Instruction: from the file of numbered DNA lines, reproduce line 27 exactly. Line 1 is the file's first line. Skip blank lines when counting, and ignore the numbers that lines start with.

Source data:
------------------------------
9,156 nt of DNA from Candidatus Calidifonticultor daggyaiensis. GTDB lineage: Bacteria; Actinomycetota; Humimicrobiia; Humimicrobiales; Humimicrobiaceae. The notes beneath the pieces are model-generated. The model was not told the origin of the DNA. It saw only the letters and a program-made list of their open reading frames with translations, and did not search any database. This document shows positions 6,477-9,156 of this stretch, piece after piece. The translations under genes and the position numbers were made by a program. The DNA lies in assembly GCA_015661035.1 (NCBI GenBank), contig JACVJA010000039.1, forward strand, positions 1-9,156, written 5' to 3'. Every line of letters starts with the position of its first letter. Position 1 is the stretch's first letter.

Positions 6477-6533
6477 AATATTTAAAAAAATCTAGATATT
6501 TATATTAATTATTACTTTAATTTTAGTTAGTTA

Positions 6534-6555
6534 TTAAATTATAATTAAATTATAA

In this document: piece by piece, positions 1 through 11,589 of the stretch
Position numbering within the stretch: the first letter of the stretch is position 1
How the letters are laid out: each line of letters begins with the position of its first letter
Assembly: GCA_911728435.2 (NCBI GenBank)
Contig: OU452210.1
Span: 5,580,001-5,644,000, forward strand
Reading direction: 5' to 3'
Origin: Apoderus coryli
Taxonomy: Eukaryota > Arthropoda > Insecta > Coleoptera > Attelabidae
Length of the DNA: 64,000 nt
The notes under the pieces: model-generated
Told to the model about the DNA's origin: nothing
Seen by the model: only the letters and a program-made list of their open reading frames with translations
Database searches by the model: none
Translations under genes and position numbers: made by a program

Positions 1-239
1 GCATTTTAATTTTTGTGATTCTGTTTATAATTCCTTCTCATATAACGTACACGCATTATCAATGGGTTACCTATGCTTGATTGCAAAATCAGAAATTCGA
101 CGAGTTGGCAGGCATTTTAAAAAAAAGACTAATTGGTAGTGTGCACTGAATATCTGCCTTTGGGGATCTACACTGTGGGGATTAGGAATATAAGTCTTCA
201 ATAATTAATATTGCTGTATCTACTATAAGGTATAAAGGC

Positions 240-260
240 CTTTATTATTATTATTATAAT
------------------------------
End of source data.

240 CTTTATTATTATTATTATAAT